2. says

    I love this line: “But I think the lack of openness to the subject by young couples to have kids until they get everything just right is confusing and sends mixed signals to those around us.” Amen, lady! Being open to kids when I got married was challenging, but SO. WORTH. IT. I am here to give, not to keep to myself.

  3. says

    Another of the side effects that are never talked about is the fact that hormonal contraceptives have been designated by the World Health Organization as Class 1 Carcinogens, right up there with Asbestos and Tobacco. There was a lot of press when the medical community said that hormone replacement therapy (HRT) for menopausal women not only did NOT prevent heart disease, but increased the rates of breast cancer. When so many women stopped HRT breast cancer rates went down.

    Women on the pill etc. are getting more of those chemicals than HRT. And we wonder why so many women have breast cancer. Not to mention the fact that many women are worried about hormones in their food, like milk, but don’t stop to think about how they are pumping their bodies full of hormones in the pill, the implants, etc.

    AND those chemicals are going into our water supply and affecting everyone. Estrogens and other drugs are NOT filtered out of the water. So those frogs with extra legs or two sets of whatever are affected by our drugs – and so are our sons and daughters. Why would sperm counts around the world be down? But few are talking about it because heaven forbid we don’t get our contracepted orgasm today.

    • Haley says

      Good point, Marcy. When my mom was diagnosed with breast cancer one of the first questions they asked her was if she’d ever been on the Pill.

    • Haley says

      I’m not sure what Leah would say about condoms coming from the Protestant tradition but I hope she chimes in because I’d be interested to hear her thoughts. For Catholics, condoms attempt to remove procreation from sex keeping the spouses from fully giving themselves to each other as well as interfere with the aesthetic of sex and human dignity.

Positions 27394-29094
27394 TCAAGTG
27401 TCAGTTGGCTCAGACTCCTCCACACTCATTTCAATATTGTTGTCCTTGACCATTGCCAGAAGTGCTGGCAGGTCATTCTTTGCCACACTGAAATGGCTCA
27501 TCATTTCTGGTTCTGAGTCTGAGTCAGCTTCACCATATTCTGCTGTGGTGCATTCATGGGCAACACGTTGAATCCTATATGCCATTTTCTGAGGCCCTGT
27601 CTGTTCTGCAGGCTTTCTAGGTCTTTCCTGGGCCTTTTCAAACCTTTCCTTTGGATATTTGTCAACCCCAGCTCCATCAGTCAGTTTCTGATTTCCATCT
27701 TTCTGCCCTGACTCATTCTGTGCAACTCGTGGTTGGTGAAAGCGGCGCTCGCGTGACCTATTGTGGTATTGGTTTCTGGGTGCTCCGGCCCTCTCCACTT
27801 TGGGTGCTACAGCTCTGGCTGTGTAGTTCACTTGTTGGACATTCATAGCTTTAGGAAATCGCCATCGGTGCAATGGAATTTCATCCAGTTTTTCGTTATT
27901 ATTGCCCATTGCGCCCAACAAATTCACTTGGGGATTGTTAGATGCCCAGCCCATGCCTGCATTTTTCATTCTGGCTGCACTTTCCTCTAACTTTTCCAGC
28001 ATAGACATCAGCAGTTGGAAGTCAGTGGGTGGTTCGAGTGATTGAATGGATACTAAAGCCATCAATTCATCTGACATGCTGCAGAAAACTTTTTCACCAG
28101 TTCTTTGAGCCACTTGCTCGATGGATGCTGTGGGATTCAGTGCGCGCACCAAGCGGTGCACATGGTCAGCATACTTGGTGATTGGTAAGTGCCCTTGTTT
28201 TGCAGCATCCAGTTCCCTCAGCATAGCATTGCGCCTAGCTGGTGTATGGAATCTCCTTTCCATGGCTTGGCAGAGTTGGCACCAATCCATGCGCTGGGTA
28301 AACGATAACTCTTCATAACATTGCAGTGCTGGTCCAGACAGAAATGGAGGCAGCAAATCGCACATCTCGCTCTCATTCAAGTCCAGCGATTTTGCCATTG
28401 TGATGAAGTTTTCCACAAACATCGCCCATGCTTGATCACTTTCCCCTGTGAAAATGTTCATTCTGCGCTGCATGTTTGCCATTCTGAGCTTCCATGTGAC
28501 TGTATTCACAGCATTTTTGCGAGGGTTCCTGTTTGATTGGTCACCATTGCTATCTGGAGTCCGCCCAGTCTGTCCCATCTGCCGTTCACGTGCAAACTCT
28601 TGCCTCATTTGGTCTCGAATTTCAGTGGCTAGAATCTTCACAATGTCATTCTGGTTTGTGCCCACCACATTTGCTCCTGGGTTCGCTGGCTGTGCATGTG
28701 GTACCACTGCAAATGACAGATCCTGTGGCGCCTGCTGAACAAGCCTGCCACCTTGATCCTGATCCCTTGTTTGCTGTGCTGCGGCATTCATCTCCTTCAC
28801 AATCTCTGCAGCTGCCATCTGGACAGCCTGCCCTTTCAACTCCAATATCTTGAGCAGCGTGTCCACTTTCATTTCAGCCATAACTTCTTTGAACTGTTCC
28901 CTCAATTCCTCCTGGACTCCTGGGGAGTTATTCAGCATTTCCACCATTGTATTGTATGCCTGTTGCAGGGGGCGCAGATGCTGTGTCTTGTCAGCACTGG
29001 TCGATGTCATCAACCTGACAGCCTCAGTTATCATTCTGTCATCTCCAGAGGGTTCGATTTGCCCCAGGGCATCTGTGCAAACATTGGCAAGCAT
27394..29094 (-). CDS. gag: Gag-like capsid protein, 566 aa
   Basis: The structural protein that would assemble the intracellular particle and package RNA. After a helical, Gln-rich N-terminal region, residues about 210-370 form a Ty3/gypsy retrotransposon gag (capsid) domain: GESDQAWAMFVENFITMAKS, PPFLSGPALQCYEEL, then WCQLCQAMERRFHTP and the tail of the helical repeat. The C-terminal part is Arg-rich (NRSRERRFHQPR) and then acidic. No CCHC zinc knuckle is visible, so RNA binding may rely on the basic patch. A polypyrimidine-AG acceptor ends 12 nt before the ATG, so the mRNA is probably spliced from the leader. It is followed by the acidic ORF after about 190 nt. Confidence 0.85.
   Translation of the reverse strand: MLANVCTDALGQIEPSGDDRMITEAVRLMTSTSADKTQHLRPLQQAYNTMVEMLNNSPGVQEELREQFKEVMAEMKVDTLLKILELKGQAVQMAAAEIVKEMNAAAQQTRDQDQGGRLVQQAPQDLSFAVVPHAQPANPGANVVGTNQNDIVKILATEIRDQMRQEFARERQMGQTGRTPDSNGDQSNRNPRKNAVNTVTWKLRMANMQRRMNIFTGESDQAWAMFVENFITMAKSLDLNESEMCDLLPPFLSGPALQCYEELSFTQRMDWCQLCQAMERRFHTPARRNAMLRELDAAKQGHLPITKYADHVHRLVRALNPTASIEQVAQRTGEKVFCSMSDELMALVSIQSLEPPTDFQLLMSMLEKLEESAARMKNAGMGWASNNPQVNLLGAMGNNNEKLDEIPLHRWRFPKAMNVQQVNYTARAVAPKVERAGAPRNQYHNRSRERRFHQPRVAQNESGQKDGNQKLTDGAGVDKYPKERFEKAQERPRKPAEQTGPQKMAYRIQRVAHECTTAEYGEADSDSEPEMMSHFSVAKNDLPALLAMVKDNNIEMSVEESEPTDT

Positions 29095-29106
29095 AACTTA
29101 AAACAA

4. Rae says

    Hi Leah,
    I too am not a Catholic.. and grateful for your sharing your thoughts. While I am eternally grateful to the Catholics for leading the way in teaching the Ovulation Method, I hope that there might be a site that would be somehow representative of all Christians or even other religions, which could explore together the joy of women everywhere learning about their fertility and this most loving, natural way to plan families. I put a link below, to a gynocologist and obstetrician here who is famous along with her very special presentation on the ovulation method……
    http://www.youtube.com/watch?v=QNlQ2LOjB9k Billings Method of Natural Family Planning

    http://ovulationmethod.org/resources.cfm

    Much Love,
    Rae

  5. Amber says

    Thank you, Haley, for inviting Leah to share her perspective on NFP as a Protestant. I just found your blog (through Like Mother, Like Daughters) and LOVE it!!! I am a Presbyterian pastor’s wife and am so encouraged by your stand for the Lord, marriage, children, truth, beauty, goodness. I have especially been eating up all the posts on NFP as my husband and I are just now starting down this path. We’ve been married almost 9 years, have 4 children on earth, 2 in heaven, and have gone back and forth on what to do the entire time until now.
    As far as condom use for Protestants…the thing my husband and I keep going back to all the time is that until the early 20th century, Protestants were in agreement with the Catholic Church that ANY birth control was immoral. What changed? Protestants lost their back-bone and capitulated to “progressive” movements of the time. We’ve been paying for it ever since with increased birth control, abortion, child abuse, and the destruction of marriage and the home. Most Protestants today would be totally fine with condoms, but if you are a Protestant who practices NFP–you probably would agree with the Catholic Church on this one.
    Anyway, thanks again! I love your blog! And prayers for a safe arrival of little Gwen!

    • Haley says

      Thank you so much, Amber! And that’s a great point. We were all on the same page until very recently!

      And thanks for the prayers! We’re getting close to meeting our new little lass :)